1. Forum
  2. >
  3. Topic: Greek
  4. >
  5. "το γράμμα γιώτα"

"το γράμμα γιώτα"

Translation:The letter yiota

September 3, 2016



Are these signals above the letters ( ´ ) really used in greek?


Yes, they are symbols of the stressed syllables!


Modern Greek: Quite often. They are remnants of earlier distinctions, and, through centuries upon centuries of sound change, now simply indicate the stressed syllable. The syllable that carries it should be stressed.

Ancient Greek (generally speaking): Yes, along with several other diacritics. (technical term for such "signals") I believe they indicated pitch accent, and were rather unrelated to stress. I think it actually came to indicate stress today due to some scholars assuming Greek must be stress accented like Latin.

Hope that helps. If you really want to know more, Wikipedia has some very informative articles on the subject.


In modern Greek they are ALWAYS used to point out the emphasis, because it can change the meaning of a word completely. It's mostly important when you read it out loud: πολύ, πόλη - μήλο, μιλώ... Only exception: if everything is written in capital letters


I typed the word "γραμμα" in a translator and got "program" as an answer, i realized i hadn't added the accute accent (´), so i wrote γράμμα and the translator gave me the answer "letter".

So now I know how important the accute accent is in the greek language! As Sean stated above "It can change the meaning of a word completely." And boy it does!


i dont understand what is the difference between iota and yiota help please


"ιώτα" is the name of the letter "ι". But in greek you pronounce it "yiota" In modern greek, as the Language changes over the years, some people even write it "γιώτα". So it's the same. But better to keep the "iota". (I am from Greece)


I think it's supposed to represent how Modern Hellenic approximantizes the word initial "i", as opposed to it being a separate vowel, as perhaps in Ancient Greek. Moderners may say something like /ji.o.ta/ instead of /i.o.ta/. It's just one of those things.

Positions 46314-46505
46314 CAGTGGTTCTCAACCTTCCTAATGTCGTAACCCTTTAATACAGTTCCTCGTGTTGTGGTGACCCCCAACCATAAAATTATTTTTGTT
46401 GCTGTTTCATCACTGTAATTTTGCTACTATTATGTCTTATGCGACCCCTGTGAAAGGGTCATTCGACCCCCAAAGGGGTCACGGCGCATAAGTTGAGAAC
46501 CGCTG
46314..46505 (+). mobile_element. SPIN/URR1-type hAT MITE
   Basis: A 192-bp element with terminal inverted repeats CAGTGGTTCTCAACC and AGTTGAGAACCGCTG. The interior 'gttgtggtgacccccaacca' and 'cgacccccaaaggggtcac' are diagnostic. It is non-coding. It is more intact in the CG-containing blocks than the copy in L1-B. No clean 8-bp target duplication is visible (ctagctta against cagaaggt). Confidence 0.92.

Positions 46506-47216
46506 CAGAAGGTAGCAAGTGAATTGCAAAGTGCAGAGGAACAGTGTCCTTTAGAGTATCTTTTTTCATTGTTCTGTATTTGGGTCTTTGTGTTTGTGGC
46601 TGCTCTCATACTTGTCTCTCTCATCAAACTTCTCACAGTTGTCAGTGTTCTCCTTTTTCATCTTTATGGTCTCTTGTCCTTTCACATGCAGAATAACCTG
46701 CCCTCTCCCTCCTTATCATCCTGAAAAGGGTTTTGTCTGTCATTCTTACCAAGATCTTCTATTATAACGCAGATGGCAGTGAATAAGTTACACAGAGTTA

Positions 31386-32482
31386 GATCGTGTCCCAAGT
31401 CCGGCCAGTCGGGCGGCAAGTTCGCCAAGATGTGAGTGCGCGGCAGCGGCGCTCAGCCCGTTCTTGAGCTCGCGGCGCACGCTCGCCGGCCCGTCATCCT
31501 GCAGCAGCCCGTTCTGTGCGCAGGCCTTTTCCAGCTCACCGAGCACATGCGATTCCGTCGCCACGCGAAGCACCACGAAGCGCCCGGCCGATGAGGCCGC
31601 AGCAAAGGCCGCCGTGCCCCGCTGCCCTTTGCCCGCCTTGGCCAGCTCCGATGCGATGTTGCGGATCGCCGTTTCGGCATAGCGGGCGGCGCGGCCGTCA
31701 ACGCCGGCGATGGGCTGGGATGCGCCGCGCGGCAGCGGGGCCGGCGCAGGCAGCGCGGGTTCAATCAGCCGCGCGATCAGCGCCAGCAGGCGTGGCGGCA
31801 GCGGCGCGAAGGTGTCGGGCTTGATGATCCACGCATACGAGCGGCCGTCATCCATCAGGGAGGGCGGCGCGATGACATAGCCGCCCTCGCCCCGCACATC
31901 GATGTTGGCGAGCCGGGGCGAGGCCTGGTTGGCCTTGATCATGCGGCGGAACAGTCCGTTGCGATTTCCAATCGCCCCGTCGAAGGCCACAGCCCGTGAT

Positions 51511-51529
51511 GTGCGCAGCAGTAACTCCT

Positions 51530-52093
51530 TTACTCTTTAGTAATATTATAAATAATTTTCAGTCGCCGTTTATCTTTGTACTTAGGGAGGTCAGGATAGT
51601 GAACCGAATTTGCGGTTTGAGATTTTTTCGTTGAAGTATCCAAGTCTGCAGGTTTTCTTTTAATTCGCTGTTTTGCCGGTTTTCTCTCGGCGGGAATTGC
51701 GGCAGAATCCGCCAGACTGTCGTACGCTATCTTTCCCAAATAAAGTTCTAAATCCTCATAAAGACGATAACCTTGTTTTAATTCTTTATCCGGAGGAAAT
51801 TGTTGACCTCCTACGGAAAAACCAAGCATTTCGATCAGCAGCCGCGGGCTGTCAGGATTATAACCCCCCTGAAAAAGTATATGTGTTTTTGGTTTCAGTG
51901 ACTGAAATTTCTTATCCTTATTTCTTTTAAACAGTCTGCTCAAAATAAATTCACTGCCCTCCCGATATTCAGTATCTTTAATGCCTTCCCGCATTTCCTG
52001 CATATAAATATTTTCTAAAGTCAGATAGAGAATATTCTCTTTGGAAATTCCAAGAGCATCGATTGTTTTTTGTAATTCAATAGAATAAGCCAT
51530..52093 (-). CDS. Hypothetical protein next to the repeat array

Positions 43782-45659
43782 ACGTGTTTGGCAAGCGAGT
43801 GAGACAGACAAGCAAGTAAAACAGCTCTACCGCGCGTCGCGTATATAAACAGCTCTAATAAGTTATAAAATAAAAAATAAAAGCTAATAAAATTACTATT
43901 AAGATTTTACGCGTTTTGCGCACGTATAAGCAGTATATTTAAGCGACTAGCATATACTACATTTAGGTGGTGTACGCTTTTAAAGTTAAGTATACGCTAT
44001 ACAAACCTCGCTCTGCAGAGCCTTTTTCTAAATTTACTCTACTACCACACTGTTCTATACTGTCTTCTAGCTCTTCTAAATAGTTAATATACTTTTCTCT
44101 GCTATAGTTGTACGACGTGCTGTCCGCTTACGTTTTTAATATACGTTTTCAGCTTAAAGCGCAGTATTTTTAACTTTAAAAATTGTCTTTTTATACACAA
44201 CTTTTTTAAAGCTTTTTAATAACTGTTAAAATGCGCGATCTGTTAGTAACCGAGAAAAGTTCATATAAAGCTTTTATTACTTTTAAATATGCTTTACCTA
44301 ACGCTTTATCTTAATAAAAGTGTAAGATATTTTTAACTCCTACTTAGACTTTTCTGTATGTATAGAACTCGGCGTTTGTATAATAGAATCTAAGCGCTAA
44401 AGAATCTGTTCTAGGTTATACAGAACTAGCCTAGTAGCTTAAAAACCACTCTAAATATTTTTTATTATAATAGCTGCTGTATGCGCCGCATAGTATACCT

"γιώτα" vs "ιώτα" for "ι"; I am confused. Isn't the name of a Greek letter supposed to begin with its sound (ι instead of γ)?


γ in γράμμα is said as gramma if I'm correct and in γιώτα, it's said as yiota. why does it change?


From what I know, γ is actually halfway between a g and y, and the inspiration of the letter c, and hence g. Also, the γ in γιώτα is completely unnecessary, ιώτα (ee-oa-ta), spelt iota, works fine. Γιώτα is actually more modern, which is what this course is hear to teach.


In CA/US keyboard, type: to gramma yiota
In Greek keyboard, type: to gr;amma gi;vta
(English to Greek)


Is the y in Greek (sorry i haven't set the Greek keyboard) sometimes pronounced like the sound of French r and sometimes like the English y (like in yes) ??

  • 328

The letter being taught here is named "yiota" but you don't need to worry about that. The letter in Greek looks like this:

Ιι that's right it looks like a Ii (but without the dot on the small letter), and it is pronounced like "ee" in "sEE", "bE" etc.

See here for how to get the keyboard and how the letters are pronounced, where to find them on the keyboard etc.

HOW TO GET THE GREEK KEYBOARD https://forum.duolingo.com/comment/17486118

These links will not only show you how to get the Greek keyboard but also how to find the Greek letters on it, how to add accents etc.



Learn Greek in just 5 minutes a day. For free.